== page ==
Home » Posts tagged 'Healing'
Tag Archives: Healing
Hundreds of People Saved at Asbury Revival, According to Professor
Dr. Craig S. Keener, a highly respected New Testament scholar at Asbury Theological Seminary, is widely known for his work on the Bible’s background and his enormous books consisting of thousands of pages with tens of thousands of references. He’s not known to be a very emotional guy. And yet, during the Asbury revival, he proclaimed that he could feel the tangible presence of God just by walking near the chapel area.
The Asbury Revival, which took place at Asbury University in Wilmore, Kentucky, began on February 8, 2023, when a group of students spontaneously stayed in Hughes Auditorium after a regularly scheduled chapel service. Asbury President Kevin Brown sent out a brief email inviting others to join in the worship. News of the revival quickly spread through social media and Christian online publications, drawing thousands of people each day, with total visitors ranging between 50,000 and 70,000.
Dr. Keener, who joined the Asbury faculty in 2011 after teaching at Palmer Theological Seminary and Hood Theological Seminary, has authored 25 books and more than a million copies in circulation. He was an eyewitness to what went on during the revival meetings and has defended the outpouring against critics on YouTube. Recently, I had the honor of interviewing Dr. Keener about how the revival started, why the public phase eventually was shut down – and how the Holy Spirit impacted him personally:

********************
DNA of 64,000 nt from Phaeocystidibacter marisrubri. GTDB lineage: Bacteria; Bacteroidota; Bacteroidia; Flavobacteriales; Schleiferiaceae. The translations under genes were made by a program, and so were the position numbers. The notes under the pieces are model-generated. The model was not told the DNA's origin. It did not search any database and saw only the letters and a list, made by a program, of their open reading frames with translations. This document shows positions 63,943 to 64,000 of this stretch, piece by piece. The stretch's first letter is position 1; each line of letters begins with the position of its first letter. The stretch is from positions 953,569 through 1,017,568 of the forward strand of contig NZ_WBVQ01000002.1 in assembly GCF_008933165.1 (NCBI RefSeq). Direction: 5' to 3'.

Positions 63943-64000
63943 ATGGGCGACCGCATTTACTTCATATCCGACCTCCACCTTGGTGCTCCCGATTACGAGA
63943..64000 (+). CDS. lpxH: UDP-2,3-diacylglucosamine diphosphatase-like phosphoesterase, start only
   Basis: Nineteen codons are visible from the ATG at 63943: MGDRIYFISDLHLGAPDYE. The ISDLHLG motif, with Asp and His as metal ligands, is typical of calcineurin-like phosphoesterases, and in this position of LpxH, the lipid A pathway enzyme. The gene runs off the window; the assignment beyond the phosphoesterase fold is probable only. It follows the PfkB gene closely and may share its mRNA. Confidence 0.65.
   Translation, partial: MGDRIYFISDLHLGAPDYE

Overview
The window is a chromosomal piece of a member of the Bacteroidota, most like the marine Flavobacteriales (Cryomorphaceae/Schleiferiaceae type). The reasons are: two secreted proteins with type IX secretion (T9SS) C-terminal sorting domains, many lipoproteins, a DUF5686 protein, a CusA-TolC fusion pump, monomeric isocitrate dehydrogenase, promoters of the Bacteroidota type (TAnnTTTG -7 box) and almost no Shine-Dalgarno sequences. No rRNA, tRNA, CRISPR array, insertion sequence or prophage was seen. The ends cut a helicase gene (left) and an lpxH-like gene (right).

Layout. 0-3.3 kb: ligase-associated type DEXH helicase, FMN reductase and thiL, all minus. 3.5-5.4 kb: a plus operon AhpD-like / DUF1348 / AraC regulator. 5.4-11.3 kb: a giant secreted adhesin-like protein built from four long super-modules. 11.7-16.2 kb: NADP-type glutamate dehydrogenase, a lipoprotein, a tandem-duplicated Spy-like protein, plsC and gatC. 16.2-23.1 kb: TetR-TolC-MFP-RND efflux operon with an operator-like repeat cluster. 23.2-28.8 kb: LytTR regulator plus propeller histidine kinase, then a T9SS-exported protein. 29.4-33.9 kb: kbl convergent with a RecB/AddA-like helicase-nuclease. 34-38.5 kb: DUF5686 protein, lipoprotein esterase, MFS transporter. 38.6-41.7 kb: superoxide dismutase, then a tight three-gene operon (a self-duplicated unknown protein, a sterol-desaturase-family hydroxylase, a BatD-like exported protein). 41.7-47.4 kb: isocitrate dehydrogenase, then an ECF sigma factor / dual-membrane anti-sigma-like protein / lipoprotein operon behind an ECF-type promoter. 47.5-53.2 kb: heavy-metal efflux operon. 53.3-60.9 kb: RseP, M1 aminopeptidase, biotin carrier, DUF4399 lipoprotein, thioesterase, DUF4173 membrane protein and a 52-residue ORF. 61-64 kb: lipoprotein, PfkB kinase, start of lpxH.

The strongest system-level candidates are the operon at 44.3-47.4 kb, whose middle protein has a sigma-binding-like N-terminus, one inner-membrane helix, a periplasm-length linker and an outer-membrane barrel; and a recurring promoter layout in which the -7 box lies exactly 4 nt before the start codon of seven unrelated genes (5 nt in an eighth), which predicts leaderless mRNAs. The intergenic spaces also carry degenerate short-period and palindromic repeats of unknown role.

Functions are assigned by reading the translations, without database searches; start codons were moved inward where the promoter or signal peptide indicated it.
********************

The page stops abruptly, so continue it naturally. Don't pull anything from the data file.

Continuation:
It’s not every day that you see an accomplished New Testament scholar proclaim in all caps on social media: “I CAN FEEL THE TANGIBLE PRESENCE OF GOD”. But this was indeed what Dr. Keener experienced, and he hadn’t even got inside the building yet! Keener could tell me that a teacher he trusts reports that hundreds of people have been saved during the outpouring, including students who come from Christian families but have never taken the faith of their parents seriously. Additionally, there are many reports of healing as well as you can see in this video:
Dr. Craig Keener’s experience at the Asbury Revival serves as a powerful testimony to the profound impact that such events can have on individuals, regardless of their academic or spiritual background. It illustrates the importance of remaining open to the divine presence and the transformative power it can bring to our lives. As a testament to the power of faith and the presence of God, the revival demonstrates the potential for spiritual growth and transformation, even among those who approach their faith from a more intellectual perspective.